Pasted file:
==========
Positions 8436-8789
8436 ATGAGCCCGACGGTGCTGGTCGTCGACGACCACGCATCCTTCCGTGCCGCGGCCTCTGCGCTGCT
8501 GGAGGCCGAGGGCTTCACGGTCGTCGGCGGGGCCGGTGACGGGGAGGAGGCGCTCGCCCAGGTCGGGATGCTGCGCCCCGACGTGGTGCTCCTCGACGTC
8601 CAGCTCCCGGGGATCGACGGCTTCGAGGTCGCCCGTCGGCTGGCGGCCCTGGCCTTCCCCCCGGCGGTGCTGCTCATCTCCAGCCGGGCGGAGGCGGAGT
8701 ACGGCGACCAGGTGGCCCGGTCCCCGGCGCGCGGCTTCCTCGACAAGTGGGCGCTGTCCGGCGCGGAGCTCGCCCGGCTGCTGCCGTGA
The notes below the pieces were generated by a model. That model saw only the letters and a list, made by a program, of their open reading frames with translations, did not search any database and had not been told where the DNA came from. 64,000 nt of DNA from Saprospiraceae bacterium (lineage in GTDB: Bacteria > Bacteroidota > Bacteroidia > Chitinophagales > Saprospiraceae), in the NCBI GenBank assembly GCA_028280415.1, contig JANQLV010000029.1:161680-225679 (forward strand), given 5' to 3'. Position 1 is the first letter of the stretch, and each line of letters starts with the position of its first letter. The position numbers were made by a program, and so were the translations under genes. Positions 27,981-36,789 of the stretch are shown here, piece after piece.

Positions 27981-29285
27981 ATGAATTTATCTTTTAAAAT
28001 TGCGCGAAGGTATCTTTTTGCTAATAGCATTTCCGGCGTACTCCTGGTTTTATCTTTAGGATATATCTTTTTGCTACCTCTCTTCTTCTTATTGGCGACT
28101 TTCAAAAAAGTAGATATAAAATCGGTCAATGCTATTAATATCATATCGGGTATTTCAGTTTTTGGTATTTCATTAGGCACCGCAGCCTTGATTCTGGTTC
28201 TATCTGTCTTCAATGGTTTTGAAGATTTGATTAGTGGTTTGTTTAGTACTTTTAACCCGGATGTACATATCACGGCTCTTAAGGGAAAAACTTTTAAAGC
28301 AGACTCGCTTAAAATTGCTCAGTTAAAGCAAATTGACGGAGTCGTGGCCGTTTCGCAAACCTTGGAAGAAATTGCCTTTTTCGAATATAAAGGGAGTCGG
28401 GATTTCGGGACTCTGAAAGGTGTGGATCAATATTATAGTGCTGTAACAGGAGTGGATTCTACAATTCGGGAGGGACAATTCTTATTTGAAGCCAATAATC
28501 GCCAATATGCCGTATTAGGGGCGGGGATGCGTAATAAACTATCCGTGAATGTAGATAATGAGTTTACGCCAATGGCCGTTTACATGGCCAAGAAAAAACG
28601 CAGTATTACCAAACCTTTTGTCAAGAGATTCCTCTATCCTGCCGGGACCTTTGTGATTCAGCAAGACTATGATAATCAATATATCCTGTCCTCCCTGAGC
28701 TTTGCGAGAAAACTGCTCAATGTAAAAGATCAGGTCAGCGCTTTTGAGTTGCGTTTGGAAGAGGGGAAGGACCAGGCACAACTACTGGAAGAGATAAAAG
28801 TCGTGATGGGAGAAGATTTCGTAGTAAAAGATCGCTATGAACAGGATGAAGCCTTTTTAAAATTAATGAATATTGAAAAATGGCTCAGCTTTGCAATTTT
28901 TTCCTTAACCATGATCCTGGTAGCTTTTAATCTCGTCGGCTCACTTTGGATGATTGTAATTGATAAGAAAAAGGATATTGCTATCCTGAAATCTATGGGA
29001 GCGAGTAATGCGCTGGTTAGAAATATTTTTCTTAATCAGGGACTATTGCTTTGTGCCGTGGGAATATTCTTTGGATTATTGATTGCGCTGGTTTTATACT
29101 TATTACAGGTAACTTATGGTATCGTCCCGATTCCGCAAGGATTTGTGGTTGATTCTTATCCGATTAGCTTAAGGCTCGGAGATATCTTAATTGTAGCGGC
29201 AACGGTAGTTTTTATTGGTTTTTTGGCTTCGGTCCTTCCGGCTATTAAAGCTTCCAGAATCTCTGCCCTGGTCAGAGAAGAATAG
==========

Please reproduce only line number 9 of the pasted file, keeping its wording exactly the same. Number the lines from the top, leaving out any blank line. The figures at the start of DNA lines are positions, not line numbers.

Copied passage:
28001 TGCGCGAAGGTATCTTTTTGCTAATAGCATTTCCGGCGTACTCCTGGTTTTATCTTTAGGATATATCTTTTTGCTACCTCTCTTCTTCTTATTGGCGACT